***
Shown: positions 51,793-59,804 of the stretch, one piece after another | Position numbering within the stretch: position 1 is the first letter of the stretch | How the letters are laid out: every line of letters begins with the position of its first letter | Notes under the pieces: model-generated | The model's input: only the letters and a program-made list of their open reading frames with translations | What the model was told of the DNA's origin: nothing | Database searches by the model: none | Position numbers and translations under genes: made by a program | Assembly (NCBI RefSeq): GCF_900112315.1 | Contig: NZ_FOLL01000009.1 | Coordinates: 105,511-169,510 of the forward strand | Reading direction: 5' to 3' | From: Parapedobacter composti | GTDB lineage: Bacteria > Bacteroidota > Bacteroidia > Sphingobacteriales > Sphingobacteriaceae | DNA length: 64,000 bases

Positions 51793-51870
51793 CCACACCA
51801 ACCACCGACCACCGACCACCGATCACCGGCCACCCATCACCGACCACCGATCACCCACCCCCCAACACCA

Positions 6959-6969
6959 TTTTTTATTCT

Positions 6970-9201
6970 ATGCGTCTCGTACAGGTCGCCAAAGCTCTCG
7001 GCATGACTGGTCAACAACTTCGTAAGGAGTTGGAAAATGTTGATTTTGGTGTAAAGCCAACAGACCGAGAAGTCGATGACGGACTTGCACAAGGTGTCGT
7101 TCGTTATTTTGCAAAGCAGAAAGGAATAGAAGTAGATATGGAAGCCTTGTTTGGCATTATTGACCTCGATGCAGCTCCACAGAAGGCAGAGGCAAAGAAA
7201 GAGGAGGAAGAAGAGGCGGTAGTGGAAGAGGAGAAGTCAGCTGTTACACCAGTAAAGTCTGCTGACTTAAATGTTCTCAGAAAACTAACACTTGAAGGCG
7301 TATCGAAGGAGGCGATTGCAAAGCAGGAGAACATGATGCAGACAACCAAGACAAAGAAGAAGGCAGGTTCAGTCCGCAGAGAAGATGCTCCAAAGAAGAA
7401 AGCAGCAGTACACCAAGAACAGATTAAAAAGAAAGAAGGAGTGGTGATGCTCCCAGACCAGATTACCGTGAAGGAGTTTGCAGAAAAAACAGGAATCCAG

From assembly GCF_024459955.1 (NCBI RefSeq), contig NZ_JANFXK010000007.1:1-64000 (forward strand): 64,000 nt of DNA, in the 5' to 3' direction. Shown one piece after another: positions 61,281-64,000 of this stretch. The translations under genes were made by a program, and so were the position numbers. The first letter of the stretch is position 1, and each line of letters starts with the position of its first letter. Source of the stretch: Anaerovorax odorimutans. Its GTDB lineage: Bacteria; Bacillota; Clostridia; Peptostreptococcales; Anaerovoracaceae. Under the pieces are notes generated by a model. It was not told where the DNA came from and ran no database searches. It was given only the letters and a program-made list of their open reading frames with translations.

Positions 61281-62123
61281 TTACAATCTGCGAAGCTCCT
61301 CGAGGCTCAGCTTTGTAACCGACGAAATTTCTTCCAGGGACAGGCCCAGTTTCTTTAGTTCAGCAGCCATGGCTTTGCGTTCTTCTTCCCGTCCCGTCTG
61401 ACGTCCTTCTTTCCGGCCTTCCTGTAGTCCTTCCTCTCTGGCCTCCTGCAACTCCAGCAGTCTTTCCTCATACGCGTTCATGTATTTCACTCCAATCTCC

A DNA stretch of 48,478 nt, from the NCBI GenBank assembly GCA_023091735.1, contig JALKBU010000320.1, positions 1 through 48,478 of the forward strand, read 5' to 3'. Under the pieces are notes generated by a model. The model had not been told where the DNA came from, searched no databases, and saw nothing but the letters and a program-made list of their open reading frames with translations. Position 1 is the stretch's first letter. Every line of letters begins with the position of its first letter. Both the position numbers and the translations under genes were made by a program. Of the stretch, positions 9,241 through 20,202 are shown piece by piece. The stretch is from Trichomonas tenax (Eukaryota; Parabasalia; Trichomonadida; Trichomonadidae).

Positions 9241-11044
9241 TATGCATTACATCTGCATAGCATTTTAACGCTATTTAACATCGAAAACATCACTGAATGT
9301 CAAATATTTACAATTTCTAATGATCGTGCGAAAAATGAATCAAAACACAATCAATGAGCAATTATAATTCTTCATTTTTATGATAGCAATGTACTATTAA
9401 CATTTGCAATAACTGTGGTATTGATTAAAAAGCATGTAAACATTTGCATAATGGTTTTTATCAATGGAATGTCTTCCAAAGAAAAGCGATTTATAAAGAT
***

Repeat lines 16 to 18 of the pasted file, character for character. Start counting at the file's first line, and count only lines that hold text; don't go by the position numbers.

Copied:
61281 TTACAATCTGCGAAGCTCCT
61301 CGAGGCTCAGCTTTGTAACCGACGAAATTTCTTCCAGGGACAGGCCCAGTTTCTTTAGTTCAGCAGCCATGGCTTTGCGTTCTTCTTCCCGTCCCGTCTG
61401 ACGTCCTTCTTTCCGGCCTTCCTGTAGTCCTTCCTCTCTGGCCTCCTGCAACTCCAGCAGTCTTTCCTCATACGCGTTCATGTATTTCACTCCAATCTCC